Mobile Screens: What You Need to Know Before Buying

What exactly is a “nit”? We demystify this and other mobile display terms like “IPS” and “Super AMOLED” and summarize what you need to know while shopping screens.

Don’t be left scratching your head at the complicated terms describing your display choices. Here’s a rundown of some of the more popular terms and what they mean for a smartphone screen’s performance.

What is a nit?

The term nit is actually slang for the standard measurement for luminance, the candela per square meter. In other words, nit refers to the brightness that is produced by your mobile screen. The average nit of devices is around 300. LG is known for producing devices with more nits for greater brightness and clarity, as seen in the Intuition.

Key Takeaway: The higher the number of nits, the better.

What are AMOLED and Super AMOLED?

A lot of newer smartphones tout having AMOLED or Super AMOLED displays. AMOLED stands for Active-Matrix Organic Light-Emitting Diode. Super AMOLED is an AMOLED display with an integrated digitizer, meaning the layer that detects touch is actually in the screen rather than on top of it. A Super AMOLED screen reflects five times less sunlight compared to an AMOLED display. And that’s a good thing.

Then there’s the Super AMOLED Plus featuring even more saturated color due to its doubling of sub-pixels (they help control how much color you see on the screen). These displays are bright and colorful without putting a lot of drain on the battery.

Key Takeaway: AMOLED screens are great; Super AMOLED screens have innovative touchscreens and do better in sunlight; Super AMOLED Plus offer even better color without taxing the battery.

Isn’t LCD for TVs?

LCD, or Liquid Crystal Display, screens are already prevalent in TVs, notebooks and tablets. Now they’re making the leap to smartphones.

The technology itself involves two sheets of polarizing material surrounding a liquid crystal solution. An electric current passing through the liquid causes the crystals to align, thus blocking light from passing through. So, what does that mean to you? It gives the screen a fast refresh rate, perfect for bright displays that consume less power.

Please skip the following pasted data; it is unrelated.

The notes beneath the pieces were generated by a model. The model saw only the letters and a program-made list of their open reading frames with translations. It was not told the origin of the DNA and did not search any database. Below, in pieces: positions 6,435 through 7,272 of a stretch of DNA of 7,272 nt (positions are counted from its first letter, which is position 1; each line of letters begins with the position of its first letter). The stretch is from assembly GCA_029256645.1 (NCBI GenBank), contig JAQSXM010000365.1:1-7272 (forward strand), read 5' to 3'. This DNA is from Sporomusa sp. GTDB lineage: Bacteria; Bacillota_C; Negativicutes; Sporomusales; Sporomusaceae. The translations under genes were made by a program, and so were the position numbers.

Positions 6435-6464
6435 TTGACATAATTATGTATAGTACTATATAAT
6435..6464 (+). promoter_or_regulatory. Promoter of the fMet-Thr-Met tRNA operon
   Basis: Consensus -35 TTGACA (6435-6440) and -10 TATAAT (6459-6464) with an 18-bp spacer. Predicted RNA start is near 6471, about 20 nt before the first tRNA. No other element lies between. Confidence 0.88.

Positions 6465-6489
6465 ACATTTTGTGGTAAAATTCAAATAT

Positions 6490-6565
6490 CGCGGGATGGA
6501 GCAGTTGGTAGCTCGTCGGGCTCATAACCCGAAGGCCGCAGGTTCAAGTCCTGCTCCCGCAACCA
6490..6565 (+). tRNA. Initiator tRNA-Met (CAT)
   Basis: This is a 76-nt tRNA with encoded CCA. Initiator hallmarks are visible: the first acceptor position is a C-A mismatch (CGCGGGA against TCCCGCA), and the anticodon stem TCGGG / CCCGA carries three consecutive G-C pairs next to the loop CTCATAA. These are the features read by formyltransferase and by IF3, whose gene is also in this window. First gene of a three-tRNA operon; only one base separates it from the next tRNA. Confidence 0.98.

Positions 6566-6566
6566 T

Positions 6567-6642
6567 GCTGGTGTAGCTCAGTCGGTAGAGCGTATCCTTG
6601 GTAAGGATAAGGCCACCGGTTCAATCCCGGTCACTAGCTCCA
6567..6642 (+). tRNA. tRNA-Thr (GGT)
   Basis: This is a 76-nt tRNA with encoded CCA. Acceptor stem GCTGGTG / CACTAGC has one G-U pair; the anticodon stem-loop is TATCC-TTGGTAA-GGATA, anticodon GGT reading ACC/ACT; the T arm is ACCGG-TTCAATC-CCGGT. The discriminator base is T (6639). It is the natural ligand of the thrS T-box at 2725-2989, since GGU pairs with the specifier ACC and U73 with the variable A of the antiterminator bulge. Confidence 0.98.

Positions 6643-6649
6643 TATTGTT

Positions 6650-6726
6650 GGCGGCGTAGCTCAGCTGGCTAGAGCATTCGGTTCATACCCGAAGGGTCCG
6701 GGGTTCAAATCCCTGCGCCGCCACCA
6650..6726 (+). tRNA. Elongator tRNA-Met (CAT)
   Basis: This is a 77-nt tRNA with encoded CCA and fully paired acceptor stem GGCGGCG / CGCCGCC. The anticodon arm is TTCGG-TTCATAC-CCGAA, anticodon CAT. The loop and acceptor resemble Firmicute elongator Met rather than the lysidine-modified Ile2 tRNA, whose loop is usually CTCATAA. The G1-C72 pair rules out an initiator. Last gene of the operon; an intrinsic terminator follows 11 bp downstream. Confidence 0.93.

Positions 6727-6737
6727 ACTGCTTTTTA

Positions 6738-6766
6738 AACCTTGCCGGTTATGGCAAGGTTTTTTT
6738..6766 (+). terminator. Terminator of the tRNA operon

Key Takeaway: LCDs offer great mobile screens without big battery drain. Companies like LG with a lot of flat-screen TV experience are now creating innovative smartphone displays.

What the heck is an IPS display?

The newer kid on the block, IPS (In-Plane Switching) screens also offer vibrant colors. But the real bonus is that they allow for clear viewing from any angle because the liquid crystals are aligned horizontally rather than on an angle, with more pixels per square inch, all uniform in size. These screens may be more expensive, but if you need to see your screen clearly no matter where your smartphone sits, it’s well worth it.

Key Takeaway: IPS displays are great if you need to see your screen from various angles, like on a tablet.

In summary

Ultimately, the different names and variations on the technologies are the result of different manufacturers. What you choose to go with depends on what you’re looking for in a smartphone or tablet, as well as how your own vision reacts to different displays. Visiting your local Verizon Wireless store in person can be a great way to try out various screens and devices. And now you’ll be able to impress the rep with your amazing knowledge of nits and IPS.

This content was created by an author contracted by Verizon Wireless to provide helpful information on mobile technology. The thoughts, opinions and suggestions of the author may not necessarily reflect those of Verizon Wireless.

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